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Managing the Transition
The Great Transition, a global shift of our paradigms, ways of thinking and lifestyles.
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Welcome, Robot Overlords. Please Don't Fire Us?

Welcome, Robot Overlords. Please Don't Fire Us? | Managing the Transition | Scoop.it
Smart machines probably won't kill us all—but they'll definitely take our jobs, and sooner than you think.

 

THIS IS A STORY ABOUT THE FUTURE. Not the unhappy future, the one where climate change turns the planet into a cinder or we all die in a global nuclear war. This is thehappy version. It's the one where computers keep getting smarter and smarter, and clever engineers keep building better and better robots. By 2040, computers the size of a softball are as smart as human beings. Smarter, in fact. Plus they're computers: They never get tired, they're never ill-tempered, they never make mistakes, and they have instant access to all of human knowledge.

The result is paradise. Global warming is a problem of the past because computers have figured out how to generate limitless amounts of green energy and intelligent robots have tirelessly built the infrastructure to deliver it to our homes. No one needs to work anymore. Robots can do everything humans can do, and they do it uncomplainingly, 24 hours a day. Some things remain scarce—beachfront property in Malibu, original Rembrandts—but thanks to super-efficient use of natural resources and massive recycling, scarcity of ordinary consumer goods is a thing of the past. Our days are spent however we please, perhaps in study, perhaps playing video games. It's up to us.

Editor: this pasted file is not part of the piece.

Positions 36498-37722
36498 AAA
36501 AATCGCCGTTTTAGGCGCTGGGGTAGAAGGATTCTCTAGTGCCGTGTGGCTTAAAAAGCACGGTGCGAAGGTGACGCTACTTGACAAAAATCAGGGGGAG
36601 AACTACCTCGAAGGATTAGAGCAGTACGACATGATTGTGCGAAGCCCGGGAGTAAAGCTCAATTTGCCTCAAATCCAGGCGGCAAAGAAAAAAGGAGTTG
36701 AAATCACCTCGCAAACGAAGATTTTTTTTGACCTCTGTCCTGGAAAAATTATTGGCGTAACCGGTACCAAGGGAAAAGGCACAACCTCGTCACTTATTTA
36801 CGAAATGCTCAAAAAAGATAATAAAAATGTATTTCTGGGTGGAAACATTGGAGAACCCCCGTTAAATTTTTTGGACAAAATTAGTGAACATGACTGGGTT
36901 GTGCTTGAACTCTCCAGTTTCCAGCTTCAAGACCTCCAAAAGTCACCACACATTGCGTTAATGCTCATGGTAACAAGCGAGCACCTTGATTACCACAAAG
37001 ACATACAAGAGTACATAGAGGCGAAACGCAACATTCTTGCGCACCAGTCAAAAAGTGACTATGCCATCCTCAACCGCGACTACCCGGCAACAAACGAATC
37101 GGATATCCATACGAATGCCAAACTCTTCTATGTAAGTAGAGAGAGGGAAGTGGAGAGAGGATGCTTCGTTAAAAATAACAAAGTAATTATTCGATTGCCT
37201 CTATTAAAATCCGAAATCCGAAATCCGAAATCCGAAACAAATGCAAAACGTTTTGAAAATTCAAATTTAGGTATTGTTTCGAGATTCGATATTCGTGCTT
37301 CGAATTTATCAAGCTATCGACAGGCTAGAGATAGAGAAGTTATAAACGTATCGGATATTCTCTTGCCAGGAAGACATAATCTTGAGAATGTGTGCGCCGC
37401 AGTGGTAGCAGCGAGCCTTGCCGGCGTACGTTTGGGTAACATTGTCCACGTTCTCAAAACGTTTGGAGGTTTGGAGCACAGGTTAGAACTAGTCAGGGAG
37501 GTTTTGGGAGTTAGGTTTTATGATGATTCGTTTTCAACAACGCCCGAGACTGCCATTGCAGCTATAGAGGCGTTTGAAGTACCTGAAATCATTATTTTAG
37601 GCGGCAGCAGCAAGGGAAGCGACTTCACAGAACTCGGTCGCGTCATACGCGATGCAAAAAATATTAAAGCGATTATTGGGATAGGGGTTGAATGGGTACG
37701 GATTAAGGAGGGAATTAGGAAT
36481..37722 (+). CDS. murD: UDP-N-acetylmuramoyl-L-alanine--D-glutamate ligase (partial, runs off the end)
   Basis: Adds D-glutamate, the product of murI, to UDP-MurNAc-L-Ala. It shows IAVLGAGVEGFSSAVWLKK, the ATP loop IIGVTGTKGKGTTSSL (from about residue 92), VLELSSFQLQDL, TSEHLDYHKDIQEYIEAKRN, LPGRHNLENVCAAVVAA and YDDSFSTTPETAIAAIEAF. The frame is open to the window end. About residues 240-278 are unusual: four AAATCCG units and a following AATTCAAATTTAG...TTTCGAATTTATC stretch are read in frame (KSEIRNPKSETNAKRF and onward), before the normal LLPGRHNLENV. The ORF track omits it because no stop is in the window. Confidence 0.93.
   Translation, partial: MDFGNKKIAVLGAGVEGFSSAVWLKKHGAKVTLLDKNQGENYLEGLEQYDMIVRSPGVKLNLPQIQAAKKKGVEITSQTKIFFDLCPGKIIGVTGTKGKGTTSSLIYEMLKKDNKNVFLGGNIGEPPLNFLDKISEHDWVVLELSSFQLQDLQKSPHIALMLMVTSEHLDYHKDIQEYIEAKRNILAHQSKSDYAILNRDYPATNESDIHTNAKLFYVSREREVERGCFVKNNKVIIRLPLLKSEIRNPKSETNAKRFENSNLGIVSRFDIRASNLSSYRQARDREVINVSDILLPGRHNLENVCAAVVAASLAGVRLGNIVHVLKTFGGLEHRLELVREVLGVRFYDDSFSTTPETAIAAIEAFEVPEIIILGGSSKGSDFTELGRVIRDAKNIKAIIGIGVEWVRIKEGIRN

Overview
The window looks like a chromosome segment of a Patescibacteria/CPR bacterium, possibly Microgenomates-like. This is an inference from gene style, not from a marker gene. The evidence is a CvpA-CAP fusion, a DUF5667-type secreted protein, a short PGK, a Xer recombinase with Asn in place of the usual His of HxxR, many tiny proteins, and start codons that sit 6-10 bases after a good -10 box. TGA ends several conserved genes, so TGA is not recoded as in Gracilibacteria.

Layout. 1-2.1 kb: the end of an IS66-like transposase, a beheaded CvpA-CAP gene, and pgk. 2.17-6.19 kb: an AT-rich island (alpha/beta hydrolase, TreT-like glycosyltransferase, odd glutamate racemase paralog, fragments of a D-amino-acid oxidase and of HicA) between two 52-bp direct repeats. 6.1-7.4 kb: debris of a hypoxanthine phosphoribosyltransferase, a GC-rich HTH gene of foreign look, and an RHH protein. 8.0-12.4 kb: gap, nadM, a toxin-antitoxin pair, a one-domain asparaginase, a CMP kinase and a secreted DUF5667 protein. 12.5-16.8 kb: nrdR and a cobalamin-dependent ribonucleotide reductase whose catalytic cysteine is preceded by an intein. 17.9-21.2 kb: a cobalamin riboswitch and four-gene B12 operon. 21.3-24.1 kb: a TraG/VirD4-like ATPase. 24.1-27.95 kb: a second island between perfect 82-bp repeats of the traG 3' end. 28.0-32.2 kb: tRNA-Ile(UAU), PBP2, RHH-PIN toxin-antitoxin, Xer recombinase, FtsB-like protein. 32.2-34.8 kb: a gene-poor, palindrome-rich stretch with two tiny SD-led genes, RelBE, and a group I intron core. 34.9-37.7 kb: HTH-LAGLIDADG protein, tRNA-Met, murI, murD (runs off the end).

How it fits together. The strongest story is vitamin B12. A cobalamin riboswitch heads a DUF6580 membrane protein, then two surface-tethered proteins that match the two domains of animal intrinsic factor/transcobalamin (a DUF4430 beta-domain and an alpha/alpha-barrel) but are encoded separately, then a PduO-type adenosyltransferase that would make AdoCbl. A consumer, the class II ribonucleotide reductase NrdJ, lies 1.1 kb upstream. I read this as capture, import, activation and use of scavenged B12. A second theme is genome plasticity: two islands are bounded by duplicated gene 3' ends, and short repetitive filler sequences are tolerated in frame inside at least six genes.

Maybe you think I'm pulling your leg here. Or being archly ironic. After all, this does have a bit of a rose-colored tint to it, doesn't it? Like something from The Jetsons or the cover ofWired. That would hardly be a surprising reaction. Computer scientists have been predicting the imminent rise of machine intelligence since at least 1956, when theDartmouth Summer Research Project on Artificial Intelligence gave the field its name, and there are only so many times you can cry wolf. Today, a full seven decades after the birth of the computer, all we have are iPhones, Microsoft Word, and in-dash navigation. You could be excused for thinking that computers that truly match the human brain are a ridiculous pipe dream.

 

But they're not. It's true that we've made far slower progress toward real artificial intelligence than we once thought, but that's for a very simple and very human reason: Early computer scientists grossly underestimated the power of the human brain and the difficulty of emulating one. It turns out that this is a very, very hard problem, sort of like filling up Lake Michigan one drop at a time. In fact, not just sort of like. It's exactly like filling up Lake Michigan one drop at a time. If you want to understand the future of computing, it's essential to understand this.


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12 Disruptive Technologies That Are Changing The World

12 Disruptive Technologies That Are Changing The World | Managing the Transition | Scoop.it
A potential $33 trillion/year impact by 2025.
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27 Science Fictions That Became Science Facts In 2012

27 Science Fictions That Became Science Facts In 2012 | Managing the Transition | Scoop.it
We may never have our flying cars, but the future is here. From creating fully functioning artificial leaves to hacking the human brain, science made a lot of breakthroughs this year.

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Clare Treloar's curator insight, December 21, 2012 10:28 PM

For the speculative fiction unit

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The minibus taxi industry in South Africa: A servant for the urban poor?

The minibus taxi industry in South Africa: A servant for the urban poor? | Managing the Transition | Scoop.it
Today, the South African minibus taxi industry remains the critical pillar of the country’s public transport sector. Not only is it the most available mode of transport, it is also the most affordable to the public.
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» L’économie symbiotique

» L’économie symbiotique | Managing the Transition | Scoop.it

L’économie symbiotique apporte ainsi une toute nouvelle voie pour le développement durable : Un développement où l’homme ne fait pas « moins pire » mais « bien ». Un développement où l’activité humaine n’est pas plus ou moins impactante mais devient positive. C’est une nouvelle voie pour l’économie et le développement des territoires. Une voie concrète qui a déjà ses références et ses acteurs.